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July 2014

Q&A: Julie Lenzer, Director, Office of Innovation and Entrepreneurship, EDA

Julie Lenzer, Director of the EDA Office of Innovation and Entrepreneurship

Julie Lenzer, Director of the EDA Office of Innovation and Entrepreneurship

Julie Lenzer was recently appointed by U.S. Secretary of Commerce Penny Pritzker to lead the Office of Innovation and Entrepreneurship (OIE), an office within the Commerce Department’s Economic Development Administration (EDA). In her capacity as Director of the OIE, she is charged with driving programs and policies that support innovative economic development such as innovation-based entrepreneurship and regional innovation clusters. Her passion is infusing innovation and entrepreneurial mindset coupled with action into individuals, communities, and regions to act as a catalyst for economic growth.

Formerly, she was the Executive Director of the Maryland Center for Entrepreneurship (MCE) which is an initiative of the Howard County Economic Development Authority. Based in Columbia, Maryland the MCE is focused on igniting the entrepreneurial culture and bringing together the entrepreneurial ecosystem across the state. During her tenure, the MCE quadrupled its client base and saw the creation of new programs such as 3D Maryland, a leadership initiative connecting resources in additive manufacturing; the Conscious Venture Lab, an accelerator focused on Conscious Capitalism; and a technology transfer accelerator in partnership with Johns Hopkins Advanced Physics Lab and other leading research institutions. She was the Co-Chair of Startup Maryland which launched a highly successful bus tour across the state, “Pitch Across Maryland,” connecting entrepreneurs with each other and the resources they need to start and grow. She is also the co-founder and former CEO of the Path Forward Center for Innovation and Entrepreneurship, a nonprofit that helps women expand economic opportunity by starting and building growth-oriented businesses. The Center, home of the award-winning ACTiVATE program, focuses on businesses that have the potential to leverage technology as they grow beyond the founder to create jobs, increase opportunities, and improve the world.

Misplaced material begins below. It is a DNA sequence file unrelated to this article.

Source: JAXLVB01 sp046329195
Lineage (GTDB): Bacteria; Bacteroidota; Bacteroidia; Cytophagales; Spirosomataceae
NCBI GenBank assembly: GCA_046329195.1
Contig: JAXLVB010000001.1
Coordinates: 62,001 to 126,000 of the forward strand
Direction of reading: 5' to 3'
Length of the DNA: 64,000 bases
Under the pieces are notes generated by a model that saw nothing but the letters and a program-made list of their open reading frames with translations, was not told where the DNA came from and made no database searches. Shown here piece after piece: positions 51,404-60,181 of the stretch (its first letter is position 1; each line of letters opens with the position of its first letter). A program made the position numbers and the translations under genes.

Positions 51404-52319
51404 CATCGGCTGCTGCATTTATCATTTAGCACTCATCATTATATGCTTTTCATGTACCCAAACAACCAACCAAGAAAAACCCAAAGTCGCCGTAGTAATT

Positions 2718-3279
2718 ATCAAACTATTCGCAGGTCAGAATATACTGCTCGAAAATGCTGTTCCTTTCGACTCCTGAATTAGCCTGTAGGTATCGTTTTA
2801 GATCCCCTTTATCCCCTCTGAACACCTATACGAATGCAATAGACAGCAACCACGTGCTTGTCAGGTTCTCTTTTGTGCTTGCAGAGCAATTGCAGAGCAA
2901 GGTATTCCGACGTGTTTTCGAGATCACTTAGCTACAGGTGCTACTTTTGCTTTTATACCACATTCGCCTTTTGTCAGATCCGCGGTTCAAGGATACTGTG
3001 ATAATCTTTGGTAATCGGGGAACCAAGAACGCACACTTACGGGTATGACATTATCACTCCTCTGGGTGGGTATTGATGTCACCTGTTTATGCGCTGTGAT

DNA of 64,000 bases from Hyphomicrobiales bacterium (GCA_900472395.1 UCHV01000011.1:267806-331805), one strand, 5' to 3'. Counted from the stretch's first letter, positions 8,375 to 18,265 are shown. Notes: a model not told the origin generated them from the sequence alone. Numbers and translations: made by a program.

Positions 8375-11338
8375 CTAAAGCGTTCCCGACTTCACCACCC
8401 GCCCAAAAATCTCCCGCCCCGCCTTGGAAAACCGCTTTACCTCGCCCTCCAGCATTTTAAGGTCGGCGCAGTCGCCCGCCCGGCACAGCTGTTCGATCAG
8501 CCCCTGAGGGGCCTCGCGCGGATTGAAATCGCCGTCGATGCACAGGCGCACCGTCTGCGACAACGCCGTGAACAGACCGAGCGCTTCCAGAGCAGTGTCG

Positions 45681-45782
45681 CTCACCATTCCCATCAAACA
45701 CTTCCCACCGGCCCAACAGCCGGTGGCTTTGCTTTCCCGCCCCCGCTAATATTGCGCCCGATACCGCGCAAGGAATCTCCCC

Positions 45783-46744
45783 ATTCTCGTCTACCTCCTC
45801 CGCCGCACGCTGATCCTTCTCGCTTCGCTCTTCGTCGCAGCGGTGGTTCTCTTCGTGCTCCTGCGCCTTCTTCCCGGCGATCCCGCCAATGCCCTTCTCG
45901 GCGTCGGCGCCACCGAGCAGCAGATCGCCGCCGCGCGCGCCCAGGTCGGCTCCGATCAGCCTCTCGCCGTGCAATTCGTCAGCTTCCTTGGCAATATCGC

Q1: What is the Office of Innovation and Entrepreneurship?

Office of Innovation and Entrepreneurship was created by former Secretary of Commerce Gary Locke and made official by Congress through the America Competes Act of 2010 to:

  • Promote and support high-growth entrepreneurship and accelerate commercialization of federally funded research.
  • Work with other agencies and the White House to collaborate on policies and programs to support entrepreneurship and commercialization such as the i6 Challenge.
  • Support the National Advisory Council on Innovation and Entrepreneurship (NACIE), which is chaired by the Secretary of Commerce.

Q2: What attracted you to EDA and to this position?

I am a recovering entrepreneur who has found a passion in building and connecting entrepreneurial ecosystems. I have a very eclectic past, with includes starting, growing, and cashing out of a technology company; teaching entrepreneurship and technology transfer; and actually licensing technology to start a nonprofit. The past 2 ½ years I was Executive Director for the Maryland Center for Entrepreneurship, which was a part of the Howard County Economic Development Authority and also the Co-Chair of Startup Maryland. In both of those roles, I worked to bring together the resources needed to help companies start and grow. I also experienced first-hand the opportunity available when communities leverage innovation and entrepreneurship as an engine of economic growth. All of these diverse experiences feed into my current role, which provides an ideal opportunity to provide an impact at a national level.

Q3: What do you see as the greatest challenge and as the greatest opportunity facing your office?

The greatest challenge is working within the government at the speed of entrepreneurship when there are so many things I would like to do. That is also the greatest opportunity. Thankfully, I have found an incredibly hard working and dedicated set of folks within EDA who are equally passionate about empowering communities.

Q4: What do you hope to accomplish over the next two and a half years?

In addition to supporting NACIE and launching another i6 Challenge (or two), I have three primary goals for my time in OIE:

  1. Help integrate innovation ecosystems, both within regions (top-down and bottom-up) and between regions to resources as well as best practices paying special attention to remote and rural areas.